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Powering Molecular Shuttles through an
Artificial Light Harvesting System

H. Hessa, K. Jardineb, J. Clemmensa, T. A. Mooreb, A. L. Mooreb, A. Primakb, J. Howardc, D. Gustb, Viola Vogel*, a

aDepartment of Bioengineering and Center for Nanotechnology, University of Washington,
Seattle, WA 98195 USA

bDepartment of Chemistry and Biochemistry, Arizona State University
cDepartment of Physiology and Biophysics and Center for Nanotechnology, University of Washington

This is an abstract for a presentation given at the
Eighth Foresight Conference on Molecular Nanotechnology.
There will be a link from here to the full article when it is available on the web.


Complexity is one of the defining aspects of life. In a cell, supramolecular assemblies and organelles perform tightly regulated and integrated tasks. Many of the individual building blocks are now understood structurally and functionally, but a button-up co-assembly of such interacting supramolecular systems poses major challenges. Here we present a proof-of-principle experiment demonstrating how to power motor proteins by light exposure, thus coupling the following key functions. An artificial light harvesting system is employed to power proton transport across a liposomal bilayer with light energy. The resulting transmembrane protein gradient then drives the synthesis of adenosine triphosphate (ATP) by the membrane-anchored ATP synthase enzyme (1,2). This "power plant" which converts light into chemical energy is co-assembled with a "molecular shuttle" system where microtubules are moved along linear tracks by the motor protein kinesin (3,4). In this integrated system we can therefore nonintrusively control the motion of the microtubules through light exposure.

The experimental setup consists of a flow cell mounted on an epi-fluorescence optical microscope and illuminated by a laser diode. The surface of the flow cell was patterned with parallel grooves spaced between 30 nm and 1 um apart by shear-deposition of a Teflon film (5). The motor protein kinesin (6) adsorbed preferentially along the grooves providing "tracks" for the motion of the microtubules. The microtubules were fluorescently labeled and bound to the motor proteins in the absence of ATP. The ATP-generating vesicles floated freely in the buffer solution. Illumination of the sample with light was followed by motion of the microtubules. The motion was mainly directed along the direction of shear of the underlying Teflon film. This experiment thus demonstrates how to co-assemble supramolecular systems that cooperate functionally all the way from light harvesting to charge separation across a lipid membrane, ATP-synthesis, and ATP-hydrolysis by kinesin, which finally results in directed motion of microtubules on uniaxially aligned kinesin tracks.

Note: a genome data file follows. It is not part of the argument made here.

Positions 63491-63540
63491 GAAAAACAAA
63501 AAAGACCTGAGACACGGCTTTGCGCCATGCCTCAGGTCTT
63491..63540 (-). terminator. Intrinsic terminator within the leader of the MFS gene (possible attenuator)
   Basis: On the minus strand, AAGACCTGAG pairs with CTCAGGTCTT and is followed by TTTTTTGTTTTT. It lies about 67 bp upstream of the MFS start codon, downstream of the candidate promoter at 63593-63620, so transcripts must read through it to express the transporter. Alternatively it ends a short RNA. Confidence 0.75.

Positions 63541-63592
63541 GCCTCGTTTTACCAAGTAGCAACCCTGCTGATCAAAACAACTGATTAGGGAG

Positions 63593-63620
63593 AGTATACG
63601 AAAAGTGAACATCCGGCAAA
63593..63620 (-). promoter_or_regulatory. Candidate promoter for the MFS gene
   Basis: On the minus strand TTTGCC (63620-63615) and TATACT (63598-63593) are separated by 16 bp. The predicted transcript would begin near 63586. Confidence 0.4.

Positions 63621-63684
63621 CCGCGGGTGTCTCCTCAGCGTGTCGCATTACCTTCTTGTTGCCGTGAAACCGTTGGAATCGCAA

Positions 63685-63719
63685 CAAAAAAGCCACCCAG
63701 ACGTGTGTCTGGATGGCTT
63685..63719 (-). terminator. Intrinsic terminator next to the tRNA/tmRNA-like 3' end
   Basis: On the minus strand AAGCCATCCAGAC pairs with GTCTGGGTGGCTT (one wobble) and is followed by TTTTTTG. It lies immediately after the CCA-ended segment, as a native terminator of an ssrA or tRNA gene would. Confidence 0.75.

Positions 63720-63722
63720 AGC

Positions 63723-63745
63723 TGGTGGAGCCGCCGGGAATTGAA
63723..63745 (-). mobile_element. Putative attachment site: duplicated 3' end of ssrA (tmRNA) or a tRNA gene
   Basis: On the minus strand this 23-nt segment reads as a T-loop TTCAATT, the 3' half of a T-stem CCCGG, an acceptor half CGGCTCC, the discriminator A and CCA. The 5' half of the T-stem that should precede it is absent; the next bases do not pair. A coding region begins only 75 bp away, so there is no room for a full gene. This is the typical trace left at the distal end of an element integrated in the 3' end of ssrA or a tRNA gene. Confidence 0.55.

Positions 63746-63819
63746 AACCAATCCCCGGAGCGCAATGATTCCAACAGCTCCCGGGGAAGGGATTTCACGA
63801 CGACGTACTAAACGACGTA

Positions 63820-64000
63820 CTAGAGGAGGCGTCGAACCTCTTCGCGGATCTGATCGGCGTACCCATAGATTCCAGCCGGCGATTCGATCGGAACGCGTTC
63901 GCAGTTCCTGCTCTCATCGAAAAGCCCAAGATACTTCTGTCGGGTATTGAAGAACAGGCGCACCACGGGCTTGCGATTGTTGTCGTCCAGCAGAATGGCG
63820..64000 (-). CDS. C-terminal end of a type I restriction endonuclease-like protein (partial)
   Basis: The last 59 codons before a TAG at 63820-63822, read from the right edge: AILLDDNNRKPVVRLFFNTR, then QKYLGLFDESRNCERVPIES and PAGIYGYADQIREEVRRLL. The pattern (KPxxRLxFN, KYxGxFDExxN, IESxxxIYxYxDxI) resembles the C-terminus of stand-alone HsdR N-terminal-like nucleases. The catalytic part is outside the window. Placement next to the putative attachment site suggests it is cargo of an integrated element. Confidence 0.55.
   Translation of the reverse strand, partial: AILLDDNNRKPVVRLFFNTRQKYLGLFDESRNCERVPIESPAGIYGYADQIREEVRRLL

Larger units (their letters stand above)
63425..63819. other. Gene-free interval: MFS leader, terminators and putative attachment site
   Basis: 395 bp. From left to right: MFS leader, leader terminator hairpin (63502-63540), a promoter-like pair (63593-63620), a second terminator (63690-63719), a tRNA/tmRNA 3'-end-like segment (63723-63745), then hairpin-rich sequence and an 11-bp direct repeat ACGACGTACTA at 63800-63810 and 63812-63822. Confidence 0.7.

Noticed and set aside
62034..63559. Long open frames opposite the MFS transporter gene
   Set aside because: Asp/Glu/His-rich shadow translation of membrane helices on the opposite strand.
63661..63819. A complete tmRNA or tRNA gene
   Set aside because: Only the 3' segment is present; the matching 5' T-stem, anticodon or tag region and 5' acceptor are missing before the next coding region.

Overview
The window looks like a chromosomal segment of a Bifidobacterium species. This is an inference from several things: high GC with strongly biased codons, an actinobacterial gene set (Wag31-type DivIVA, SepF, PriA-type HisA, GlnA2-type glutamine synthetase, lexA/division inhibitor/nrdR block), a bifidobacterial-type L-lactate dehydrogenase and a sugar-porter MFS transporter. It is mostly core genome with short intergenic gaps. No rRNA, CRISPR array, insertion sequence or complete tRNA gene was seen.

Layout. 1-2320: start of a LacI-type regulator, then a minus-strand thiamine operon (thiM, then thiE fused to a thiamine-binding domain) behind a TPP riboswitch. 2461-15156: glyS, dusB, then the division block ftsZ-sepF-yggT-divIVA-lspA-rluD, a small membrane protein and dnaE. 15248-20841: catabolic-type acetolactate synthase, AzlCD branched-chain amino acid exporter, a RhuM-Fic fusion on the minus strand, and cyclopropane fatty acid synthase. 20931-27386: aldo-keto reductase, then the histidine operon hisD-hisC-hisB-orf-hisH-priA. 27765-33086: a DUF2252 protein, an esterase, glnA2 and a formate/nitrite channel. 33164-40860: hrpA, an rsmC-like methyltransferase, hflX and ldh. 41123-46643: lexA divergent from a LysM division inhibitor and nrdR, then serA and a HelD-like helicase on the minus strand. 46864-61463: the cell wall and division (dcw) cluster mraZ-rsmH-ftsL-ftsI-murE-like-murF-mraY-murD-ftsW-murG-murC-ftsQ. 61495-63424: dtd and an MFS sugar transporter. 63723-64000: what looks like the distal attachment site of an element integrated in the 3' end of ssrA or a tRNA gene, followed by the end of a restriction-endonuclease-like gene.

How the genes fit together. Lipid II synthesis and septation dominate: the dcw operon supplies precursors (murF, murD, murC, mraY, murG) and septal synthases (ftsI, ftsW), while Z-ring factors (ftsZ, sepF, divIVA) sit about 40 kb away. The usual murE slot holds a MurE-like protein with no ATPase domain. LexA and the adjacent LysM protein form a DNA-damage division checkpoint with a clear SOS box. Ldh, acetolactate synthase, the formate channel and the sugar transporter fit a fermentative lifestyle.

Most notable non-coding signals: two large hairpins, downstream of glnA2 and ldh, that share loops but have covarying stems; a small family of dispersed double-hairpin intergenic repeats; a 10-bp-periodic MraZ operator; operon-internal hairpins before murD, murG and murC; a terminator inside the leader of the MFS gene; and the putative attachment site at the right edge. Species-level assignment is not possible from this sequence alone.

1. Gust, D., T.A. Moore, and A.L. Moore, Mimicking bacterial photosynthesis. Pure & Appl. Chem., 1998. 70(11): 2189-2200.
  2. Steinberg-Yfrach, G., et al., Light-driven production of ATP catalyzed by F0F1-ATP synthase in an artificial photosynthetic membrane. Nature, 1998. 392(6675): 479-82.
  3. Dennis, J.R., J. Howard, and V. Vogel, Molecular shuttles: directing the motion of microtubules on nanoscale kinesin tracks. Nanotechnology, 1999: 232-236.
  4. Service, R.F., Borrowing from biology to power the petite: nanotechnology researchers are harvesting molecular motors from cells in hopes of using them to drive nano-scale devices. Science, 1999. 283: 27-28.
  5. Wittmann, J.C. and P. Smith, Highly oriented thin films of poly(tetrafluoroethylene) as a substrate for oriented growth of materials. Nature, 1991. 352: 414-417.
  6. Howard, J., A.J. Hudspeth, and R.D. Vale, Movement of microtubules by single kinesin molecules. Nature, 1989. 342: 154-158.

*Corresponding Address:
Viola Vogel
Department of Bioengineering and Center for Nanotechnology, University of Washington
Box 352125
Seattle, WA 98195 USA


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